Angela at four, Photo by Tony Metaxas
Angela was severely allergic to dust mites and she was always scratching herself. We had to get rid of all her stuffed animals when she was diagnosed.
As I wrapped last minute gifts for the children, I remembered how I told Angela that there was no Santa Claus when she was four years old. I saw her letter to Santa on Christmas Eve and there was no time to get her a real Magic Wand and a Teddy Bear that wouldn’t give her an allergic reaction. Having grown up in Communist China, I did not feel sentimental toward Santa or Christmas. I thought that she was such a precocious child that there was no need to keep lying to her about something as ridiculous as Santa Claus. On Christmas morning I sat her on my lap and told her the “truth.” Angela was heartbroken.
Angela at 14 when she wrote about that Christmas Morning
Years later, Angela wrote about this traumatic experience for her English class: “The tears did not come immediately. It took several minutes for my epiphany to sink in, for the scattered puzzle pieces of knowledge gathered over my four-year-old existence to finally fit together. My world began to make terrible, terrible sense. Santa Claus was a lie. Nearly everything I knew was a lie. I could never have a pink baby unicorn, for magic pets could come only from a magic source. It was more than just Santa. Gone, too, were the fantastical fairies in the garden, the pegasi hiding playfully behind the next grove of trees. Kris Kringle killed them. He buried them with him, down in the unreachable realm of the unreal. The jolly bearded men in the mall were just actors taking a break from waiting tables. And their beards were the same cheap Chinese polyester as their flimsy suits. That broke the dams.
I wept hysterically and inconsolably, not even stopping to breathe for four hours. It was as close as I could have come to an existential crisis. If something as sacred as St. Nick could be a mere fairy tale, then nothing could be taken for granted.”
How do you console someone like that?
Bear Bear is his name and he’s been quite a family member for 12 years.
The morning after Christmas I rushed to Ferragamo to buy her the silk teddy bear, which she has kept ever since then. It has survived twelve years of rips, wear, tear, and emergency cleanups, always safe from being tossed into a donation bin or being sold at a garage sale.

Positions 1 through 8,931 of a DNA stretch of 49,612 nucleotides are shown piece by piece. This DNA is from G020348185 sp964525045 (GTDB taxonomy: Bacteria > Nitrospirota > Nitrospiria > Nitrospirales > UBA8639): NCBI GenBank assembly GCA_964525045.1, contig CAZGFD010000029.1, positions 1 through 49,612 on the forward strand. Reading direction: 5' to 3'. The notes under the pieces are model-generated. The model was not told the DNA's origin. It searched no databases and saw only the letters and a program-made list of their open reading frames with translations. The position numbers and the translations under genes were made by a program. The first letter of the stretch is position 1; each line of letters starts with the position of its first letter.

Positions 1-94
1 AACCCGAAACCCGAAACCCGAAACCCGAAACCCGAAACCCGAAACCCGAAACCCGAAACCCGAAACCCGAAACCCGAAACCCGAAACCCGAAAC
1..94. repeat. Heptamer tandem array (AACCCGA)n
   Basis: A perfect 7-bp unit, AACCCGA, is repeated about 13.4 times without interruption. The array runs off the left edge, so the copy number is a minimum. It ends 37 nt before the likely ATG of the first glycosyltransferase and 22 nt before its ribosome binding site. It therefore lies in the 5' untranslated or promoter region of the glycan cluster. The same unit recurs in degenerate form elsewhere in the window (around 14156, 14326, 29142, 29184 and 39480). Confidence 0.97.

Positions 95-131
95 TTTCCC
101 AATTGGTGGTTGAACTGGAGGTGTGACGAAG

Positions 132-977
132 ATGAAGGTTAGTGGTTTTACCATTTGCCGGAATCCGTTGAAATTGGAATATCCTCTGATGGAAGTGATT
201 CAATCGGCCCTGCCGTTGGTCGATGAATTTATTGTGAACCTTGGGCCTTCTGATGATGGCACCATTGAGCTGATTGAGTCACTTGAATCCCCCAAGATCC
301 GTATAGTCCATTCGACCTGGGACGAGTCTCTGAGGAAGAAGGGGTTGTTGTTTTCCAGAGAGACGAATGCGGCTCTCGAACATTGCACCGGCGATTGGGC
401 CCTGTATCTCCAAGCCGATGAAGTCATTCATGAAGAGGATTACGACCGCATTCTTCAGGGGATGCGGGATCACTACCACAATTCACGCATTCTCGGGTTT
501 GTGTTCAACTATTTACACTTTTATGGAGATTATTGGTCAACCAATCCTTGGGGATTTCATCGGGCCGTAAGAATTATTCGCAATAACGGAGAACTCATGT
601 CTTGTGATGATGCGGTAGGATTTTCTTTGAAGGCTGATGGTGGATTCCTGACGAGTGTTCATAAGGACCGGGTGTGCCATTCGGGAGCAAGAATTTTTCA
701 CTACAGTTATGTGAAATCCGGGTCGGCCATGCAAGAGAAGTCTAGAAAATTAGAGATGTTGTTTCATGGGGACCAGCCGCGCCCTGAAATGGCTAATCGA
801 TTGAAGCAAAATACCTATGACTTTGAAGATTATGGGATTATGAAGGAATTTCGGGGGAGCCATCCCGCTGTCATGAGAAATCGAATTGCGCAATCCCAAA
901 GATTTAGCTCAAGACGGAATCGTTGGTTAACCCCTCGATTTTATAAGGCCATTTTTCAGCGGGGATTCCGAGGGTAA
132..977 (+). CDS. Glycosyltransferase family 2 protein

On December 26th, 2002, I resuscitated Santa for Angela for a brief period. I hid the magic wand and the silk teddy in the basement fireplace and then told Angela that we would all go down there to see a film on the large screen TV. I told her to put a log in the fireplace for us, and that was when her eyes lit up and she gasped, “Santa!” A few months after that, while we were driving Angela said suddenly, “You know, Santa’s handwriting looks a lot like Mommy’s. Perchance they attended the same grammar school.”
Perchance we did.
Christmas Eve dinner was made easy by the rotisserie chicken from Costco. Not only was it tender, juicy and flavorful, it only costed $5. The racks for the roast chickens were empty when I got to Costco today, and there was a line of people waiting for the chickens to come out of the oven.
After I brought the chicken home, I baked some potatoes to go with it.
Ingredients for the Rosemary Garlic Potatoes:
10 red skin potatoes (quartered)
3 cloves garlic
2 teaspoon chopped rosemary
2 teaspoon chopped sage
1 teaspoon salt
1 1/2 tablespoon olive oil
Preheat oven at 350F. Toss potatoes in oil and spices. Bake in baking dish for 40 minutes.
I also made a yam casserole which had been a family favorite ever since I first cooked it.
INGREDIENTS FOR THE YAM CASSEROLE:
4.5-5 pounds sweet potatoes (5 large)
1 1/2 tablespoons virgin coconut oil
2 tablespoons pure maple syrup, or to taste
1 teaspoon pure vanilla extract
3/4 teaspoon cinnamon
1/8 teaspoon ground nutmeg
1/2 teaspoon fine grain salt, or to taste
FOR THE CRUNCHY NUT CRUMBLE
1 cup rolled oats
1 1/3 cups pecan halves, chopped
1/3 cup almond meal or almond flour
1 teaspoon cinnamon
1/4 teaspoon fine grain sea salt
2 tablespoons virgin coconut oil, melted
2 1/2 tablespoons pure maple syrup (I used 2 tablespoons)
Place yams into a large pot and cover with water. Bring water to a boil, reduce heat to med-high, and gently boil for 30 minutes, until the potatoes are fork tender. Drain and peel the yams.
Preheat oven to 375F. Lightly grease a 2.5 quart (10 cup) casserole dish and set aside.
Prepare the crumble topping: Pulse the oats in a food processor until coarsely chopped. In a medium bowl, stir together the chopped pecans, oats, almond meal/flour, cinnamon, and salt. Pour on melted coconut oil, melted butter, and maple syrup. Stir until combined.
Place cooked and peeled sweet potatoes into a large bowl.
Mash yams with coconut oil until smooth. Now, stir in the maple syrup, vanilla, cinnamon, nutmeg, and salt. Adjust to taste if desired. Spoon into casserole dish and smooth out.
Sprinkle the crumble topping all over the sweet potato mixture, evenly.
Bake, uncovered, at 375F for 25 minutes, until the dish is hot throughout and the topping is crispy. Plate and serve immediately.